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Making a mindful summer schedule - post has some great tips on how to customize this for your family

POYEL: Summer Schedule

Now that summer has officially arrived, are you prepared for it?  While most of us hope our summers will be filled with long days languishing in the sun, the reality can often be quite different.  
Since my kids are still small, I’ve yet to experience the abrupt change of pace that can accompany school being out for the year.  This post from the New York Time’s Motherlode blog has opened my eyes a bit as to what awaits me:

 

the need to suddenly create and manage a different structure for family life is as oppressive as a string of 90-degree days. I know children spending weeks with grandparents, weeks at day and sleep-away camp, children at home with a mother’s helper, children in summer school, and children who (like mine) will spend their summer hopping from one to another of these varying activities, meaning that every week presents a new opportunity to sort out and screw up a new schedule of pickups and drop-offs and lunches and hats and sunscreen and but-wait-today-we-were-supposed-to-bring-water-shoes.

 

If you’re wondering how you’re going to navigate the summer, you may want to consider throwing together a general family schedule.  


Finding a way to occupy the kids all summer will be challenging, especially if both parents work. Unfortunately, I’m not the woman to ask about how to handle that particular predicament (although my parents somehow managed it every summer for both my sister and I).  But even parents who are lucky enough to be home with their children may be at a bit of a loss as to what to do with them.  I know I’ve found the loss of preschool two mornings a week to be a bit unsettling.

 

By summer schedule, I’m not talking about jamming your day with summer camps and swim lessons – just the opposite, in fact.  On the days when it’s possible, I think it’s vital for children to be allowed plenty of free time to explore, especially outside, and stretch their imaginations.  By taking a little time to sketch out a general tempo for your days, you’ll be much more likely to spend them in a mindful manner.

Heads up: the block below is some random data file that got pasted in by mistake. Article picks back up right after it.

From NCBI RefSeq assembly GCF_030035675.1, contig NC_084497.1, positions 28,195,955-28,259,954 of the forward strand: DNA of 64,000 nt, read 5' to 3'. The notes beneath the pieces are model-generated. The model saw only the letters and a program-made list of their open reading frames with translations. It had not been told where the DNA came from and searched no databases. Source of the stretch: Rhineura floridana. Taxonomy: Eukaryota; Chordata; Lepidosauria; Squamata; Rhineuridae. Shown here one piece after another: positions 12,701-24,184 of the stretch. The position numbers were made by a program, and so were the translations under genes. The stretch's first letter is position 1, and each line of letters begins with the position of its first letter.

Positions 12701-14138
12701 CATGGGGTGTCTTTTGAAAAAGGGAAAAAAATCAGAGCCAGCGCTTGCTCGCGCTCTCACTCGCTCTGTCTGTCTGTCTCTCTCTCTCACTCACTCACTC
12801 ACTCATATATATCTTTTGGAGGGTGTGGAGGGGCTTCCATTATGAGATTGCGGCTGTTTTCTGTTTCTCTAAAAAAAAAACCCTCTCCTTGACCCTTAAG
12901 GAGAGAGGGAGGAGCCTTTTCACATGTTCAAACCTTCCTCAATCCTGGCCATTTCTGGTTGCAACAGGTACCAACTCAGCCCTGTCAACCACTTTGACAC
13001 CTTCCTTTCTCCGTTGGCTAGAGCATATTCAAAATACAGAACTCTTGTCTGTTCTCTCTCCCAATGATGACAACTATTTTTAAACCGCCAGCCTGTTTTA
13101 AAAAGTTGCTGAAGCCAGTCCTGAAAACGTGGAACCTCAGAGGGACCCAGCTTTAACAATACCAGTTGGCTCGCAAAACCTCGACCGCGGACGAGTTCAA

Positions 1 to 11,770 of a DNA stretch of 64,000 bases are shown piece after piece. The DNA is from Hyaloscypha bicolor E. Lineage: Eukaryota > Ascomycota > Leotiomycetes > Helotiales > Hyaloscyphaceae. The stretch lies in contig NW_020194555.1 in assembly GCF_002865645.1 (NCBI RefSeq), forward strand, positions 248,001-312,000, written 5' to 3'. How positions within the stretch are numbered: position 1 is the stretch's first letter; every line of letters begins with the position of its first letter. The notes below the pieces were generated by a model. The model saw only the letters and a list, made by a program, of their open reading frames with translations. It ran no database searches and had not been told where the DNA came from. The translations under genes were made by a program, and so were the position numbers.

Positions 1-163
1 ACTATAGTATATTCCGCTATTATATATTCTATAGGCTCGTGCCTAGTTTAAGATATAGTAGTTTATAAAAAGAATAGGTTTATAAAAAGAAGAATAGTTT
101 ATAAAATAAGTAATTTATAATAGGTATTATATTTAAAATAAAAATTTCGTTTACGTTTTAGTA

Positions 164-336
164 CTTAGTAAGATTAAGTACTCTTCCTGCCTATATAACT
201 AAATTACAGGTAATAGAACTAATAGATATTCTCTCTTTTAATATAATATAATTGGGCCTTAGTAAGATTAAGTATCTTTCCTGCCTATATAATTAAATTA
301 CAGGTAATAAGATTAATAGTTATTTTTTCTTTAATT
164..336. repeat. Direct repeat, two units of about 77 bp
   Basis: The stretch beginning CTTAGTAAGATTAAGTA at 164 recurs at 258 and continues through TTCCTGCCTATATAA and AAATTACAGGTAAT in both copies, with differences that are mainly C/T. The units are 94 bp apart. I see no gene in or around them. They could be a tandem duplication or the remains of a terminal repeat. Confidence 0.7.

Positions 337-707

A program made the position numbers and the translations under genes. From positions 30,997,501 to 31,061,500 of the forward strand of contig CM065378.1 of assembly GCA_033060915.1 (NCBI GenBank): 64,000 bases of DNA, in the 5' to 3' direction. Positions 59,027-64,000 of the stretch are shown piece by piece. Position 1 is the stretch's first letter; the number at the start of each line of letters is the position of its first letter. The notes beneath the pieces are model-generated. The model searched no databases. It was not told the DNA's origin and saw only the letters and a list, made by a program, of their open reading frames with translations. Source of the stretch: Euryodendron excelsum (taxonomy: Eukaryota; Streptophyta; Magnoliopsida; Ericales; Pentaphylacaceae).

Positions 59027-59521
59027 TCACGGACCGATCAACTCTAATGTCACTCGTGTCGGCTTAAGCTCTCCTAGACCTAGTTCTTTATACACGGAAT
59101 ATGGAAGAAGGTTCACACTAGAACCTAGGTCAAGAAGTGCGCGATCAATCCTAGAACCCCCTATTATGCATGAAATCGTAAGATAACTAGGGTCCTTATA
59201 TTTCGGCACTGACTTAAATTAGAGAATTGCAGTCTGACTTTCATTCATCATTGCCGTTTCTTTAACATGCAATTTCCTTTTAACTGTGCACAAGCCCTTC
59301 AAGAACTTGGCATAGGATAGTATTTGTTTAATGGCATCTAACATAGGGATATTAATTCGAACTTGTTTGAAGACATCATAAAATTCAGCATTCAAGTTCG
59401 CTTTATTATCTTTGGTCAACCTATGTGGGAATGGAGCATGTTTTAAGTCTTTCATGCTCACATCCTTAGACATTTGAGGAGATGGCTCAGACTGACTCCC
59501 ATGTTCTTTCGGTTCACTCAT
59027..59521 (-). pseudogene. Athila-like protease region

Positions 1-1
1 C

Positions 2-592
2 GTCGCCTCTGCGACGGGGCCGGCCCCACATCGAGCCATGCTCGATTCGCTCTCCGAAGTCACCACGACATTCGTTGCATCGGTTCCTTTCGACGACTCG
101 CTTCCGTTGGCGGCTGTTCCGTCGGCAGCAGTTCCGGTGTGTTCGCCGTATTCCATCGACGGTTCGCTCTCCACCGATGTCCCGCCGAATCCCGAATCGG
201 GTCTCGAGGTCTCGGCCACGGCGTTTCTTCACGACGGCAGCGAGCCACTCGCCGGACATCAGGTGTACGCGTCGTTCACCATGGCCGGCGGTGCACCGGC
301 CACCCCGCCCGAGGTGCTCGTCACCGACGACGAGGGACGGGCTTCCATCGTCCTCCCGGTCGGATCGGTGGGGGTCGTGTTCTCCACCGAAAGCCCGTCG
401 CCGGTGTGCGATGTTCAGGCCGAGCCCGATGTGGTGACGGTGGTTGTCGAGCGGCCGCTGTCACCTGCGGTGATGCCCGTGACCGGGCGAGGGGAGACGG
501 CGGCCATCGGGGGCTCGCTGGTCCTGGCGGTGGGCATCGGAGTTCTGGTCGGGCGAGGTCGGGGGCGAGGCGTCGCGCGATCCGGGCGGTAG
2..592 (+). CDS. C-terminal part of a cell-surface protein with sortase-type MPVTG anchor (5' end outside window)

To create our summer schedule, I began with a pen and piece of notebook paper.  On the paper I made three columns: things that need to be done, general experiences and activities I’d like to provide for the kids, and activities I’d personally like to pursue this summer.  The next step was to break up our daily schedule into chunks of time (morning, lunch, naptime, etc.).

The last step was to take everything from my columns and use them to fill in our schedule.  Here’s how it turned out:

 

Making a mindful summer schedule - post has some great tips on how to customize this for your family

 

This is, of course, only a general (and optimistic) outline of our days.  In putting together our three columns, I found that outdoor time and creative time are what I most want to focus on with the kids this summer.  Also, C is becoming more and more fond of cooking so I wanted to work that into our one-on-one time.  With that in mind, I set aside the mornings for being active.

 

After lunch we have about 45 minutes for creative pursuits before S heads off to her nap.  What C and I do while S is asleep will ideally vary.  If we’re really into an art project, we’ll keep on.  Other days we may work on prepping dinner or, if it’s a really good day, even get an organizational project accomplished.

 

Mondays – Thursdays I’m very fortunate to have a wonderful sitter that comes to the house to watch the kids. She does a fantastic job of getting them outside, often to a nearby park, while I work away in the office.  After that it’s dinner, baths, and a little down time before the kids head off to bed.